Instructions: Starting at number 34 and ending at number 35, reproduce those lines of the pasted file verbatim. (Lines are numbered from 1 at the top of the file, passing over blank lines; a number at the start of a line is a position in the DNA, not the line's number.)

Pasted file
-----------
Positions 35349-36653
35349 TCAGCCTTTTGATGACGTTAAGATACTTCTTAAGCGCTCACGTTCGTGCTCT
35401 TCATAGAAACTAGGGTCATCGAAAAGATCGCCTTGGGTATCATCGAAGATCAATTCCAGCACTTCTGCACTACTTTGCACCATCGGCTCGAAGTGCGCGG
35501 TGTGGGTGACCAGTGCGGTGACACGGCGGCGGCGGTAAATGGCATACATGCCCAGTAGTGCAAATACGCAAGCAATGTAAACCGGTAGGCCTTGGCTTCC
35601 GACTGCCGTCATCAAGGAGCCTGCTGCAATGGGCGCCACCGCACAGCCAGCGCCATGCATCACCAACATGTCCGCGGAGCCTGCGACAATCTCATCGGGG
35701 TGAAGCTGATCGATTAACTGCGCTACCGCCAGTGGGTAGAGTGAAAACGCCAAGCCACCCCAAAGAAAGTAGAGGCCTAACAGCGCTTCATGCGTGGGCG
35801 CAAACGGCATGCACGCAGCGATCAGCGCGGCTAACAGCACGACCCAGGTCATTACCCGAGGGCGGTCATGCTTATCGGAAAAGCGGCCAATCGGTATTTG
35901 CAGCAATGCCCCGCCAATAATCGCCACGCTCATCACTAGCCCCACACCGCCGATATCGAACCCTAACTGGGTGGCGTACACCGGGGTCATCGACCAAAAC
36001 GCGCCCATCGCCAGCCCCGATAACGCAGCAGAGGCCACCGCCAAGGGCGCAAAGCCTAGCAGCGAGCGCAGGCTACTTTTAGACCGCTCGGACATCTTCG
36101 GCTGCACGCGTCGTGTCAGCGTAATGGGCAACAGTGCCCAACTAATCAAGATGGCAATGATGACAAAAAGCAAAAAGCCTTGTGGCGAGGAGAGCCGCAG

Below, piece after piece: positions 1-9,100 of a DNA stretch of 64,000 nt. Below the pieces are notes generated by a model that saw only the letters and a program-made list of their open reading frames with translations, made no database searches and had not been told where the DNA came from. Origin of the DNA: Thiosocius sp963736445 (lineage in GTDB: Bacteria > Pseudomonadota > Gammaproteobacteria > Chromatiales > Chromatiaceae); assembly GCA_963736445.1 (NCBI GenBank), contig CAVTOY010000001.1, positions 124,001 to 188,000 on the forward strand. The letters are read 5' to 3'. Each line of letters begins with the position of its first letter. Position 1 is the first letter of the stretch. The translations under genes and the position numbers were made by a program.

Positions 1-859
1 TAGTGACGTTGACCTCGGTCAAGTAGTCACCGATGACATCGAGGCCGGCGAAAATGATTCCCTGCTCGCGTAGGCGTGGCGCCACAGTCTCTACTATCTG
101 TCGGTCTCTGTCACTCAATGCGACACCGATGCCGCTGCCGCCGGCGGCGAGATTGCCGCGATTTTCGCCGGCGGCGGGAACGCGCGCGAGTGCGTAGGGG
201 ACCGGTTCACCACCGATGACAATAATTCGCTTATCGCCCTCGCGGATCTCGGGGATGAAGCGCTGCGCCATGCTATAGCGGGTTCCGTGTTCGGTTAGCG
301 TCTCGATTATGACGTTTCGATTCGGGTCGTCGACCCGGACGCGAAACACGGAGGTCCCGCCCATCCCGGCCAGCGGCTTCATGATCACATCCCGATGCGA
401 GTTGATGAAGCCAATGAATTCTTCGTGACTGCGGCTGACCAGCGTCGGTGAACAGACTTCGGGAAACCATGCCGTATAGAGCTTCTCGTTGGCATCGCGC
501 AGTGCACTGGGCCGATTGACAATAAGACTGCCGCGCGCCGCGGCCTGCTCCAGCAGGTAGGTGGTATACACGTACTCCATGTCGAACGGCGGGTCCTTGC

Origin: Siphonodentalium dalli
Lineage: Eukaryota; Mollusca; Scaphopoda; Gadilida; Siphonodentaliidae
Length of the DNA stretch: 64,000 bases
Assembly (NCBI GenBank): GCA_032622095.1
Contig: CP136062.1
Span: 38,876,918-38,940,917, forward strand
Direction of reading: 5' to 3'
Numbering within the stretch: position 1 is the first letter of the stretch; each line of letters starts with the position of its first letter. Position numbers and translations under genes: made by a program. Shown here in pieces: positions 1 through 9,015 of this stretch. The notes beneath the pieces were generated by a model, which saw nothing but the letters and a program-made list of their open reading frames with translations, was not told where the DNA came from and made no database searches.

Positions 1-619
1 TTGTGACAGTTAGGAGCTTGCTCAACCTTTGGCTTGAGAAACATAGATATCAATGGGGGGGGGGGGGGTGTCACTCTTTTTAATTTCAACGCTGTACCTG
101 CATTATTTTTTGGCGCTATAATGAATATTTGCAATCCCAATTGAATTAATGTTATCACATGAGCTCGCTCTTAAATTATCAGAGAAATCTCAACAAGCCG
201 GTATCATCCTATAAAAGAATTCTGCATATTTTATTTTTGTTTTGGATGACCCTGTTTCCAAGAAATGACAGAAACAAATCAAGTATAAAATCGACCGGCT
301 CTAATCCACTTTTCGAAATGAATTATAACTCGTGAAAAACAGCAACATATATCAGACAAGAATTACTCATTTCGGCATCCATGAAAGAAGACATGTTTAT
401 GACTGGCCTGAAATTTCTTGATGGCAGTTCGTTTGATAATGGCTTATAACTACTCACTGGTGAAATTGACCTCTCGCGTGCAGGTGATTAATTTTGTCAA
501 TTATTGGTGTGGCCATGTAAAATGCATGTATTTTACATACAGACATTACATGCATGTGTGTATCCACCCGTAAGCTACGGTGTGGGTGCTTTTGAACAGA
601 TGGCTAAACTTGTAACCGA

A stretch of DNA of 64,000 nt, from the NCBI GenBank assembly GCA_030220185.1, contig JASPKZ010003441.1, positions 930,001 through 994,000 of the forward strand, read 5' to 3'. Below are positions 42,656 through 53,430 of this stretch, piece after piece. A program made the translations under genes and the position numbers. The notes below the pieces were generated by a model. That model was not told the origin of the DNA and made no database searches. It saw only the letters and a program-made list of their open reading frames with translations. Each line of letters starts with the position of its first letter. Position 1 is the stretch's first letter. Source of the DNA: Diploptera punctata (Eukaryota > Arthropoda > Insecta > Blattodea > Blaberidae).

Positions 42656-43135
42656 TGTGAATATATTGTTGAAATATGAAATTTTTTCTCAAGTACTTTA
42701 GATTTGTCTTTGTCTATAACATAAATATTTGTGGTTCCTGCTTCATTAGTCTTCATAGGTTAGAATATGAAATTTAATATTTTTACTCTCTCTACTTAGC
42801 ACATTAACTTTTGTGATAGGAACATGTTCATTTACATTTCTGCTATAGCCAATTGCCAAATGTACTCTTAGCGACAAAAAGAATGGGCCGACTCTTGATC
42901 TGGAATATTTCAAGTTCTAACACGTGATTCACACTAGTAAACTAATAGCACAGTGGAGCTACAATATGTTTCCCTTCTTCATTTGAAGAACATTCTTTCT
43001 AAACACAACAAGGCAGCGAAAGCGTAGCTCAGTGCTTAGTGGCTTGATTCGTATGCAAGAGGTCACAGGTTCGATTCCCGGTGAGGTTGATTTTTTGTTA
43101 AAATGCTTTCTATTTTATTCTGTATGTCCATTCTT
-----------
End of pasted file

601 TGGCTAAACTTGTAACCGA

A stretch of DNA of 64,000 nt, from the NCBI GenBank assembly GCA_030220185.1, contig JASPKZ010003441.1, positions 930,001 through 994,000 of the forward strand, read 5' to 3'. Below are positions 42,656 through 53,430 of this stretch, piece after piece. A program made the translations under genes and the position numbers. The notes below the pieces were generated by a model. That model was not told the origin of the DNA and made no database searches. It saw only the letters and a program-made list of their open reading frames with translations. Each line of letters starts with the position of its first letter. Position 1 is the stretch's first letter. Source of the DNA: Diploptera punctata (Eukaryota > Arthropoda > Insecta > Blattodea > Blaberidae).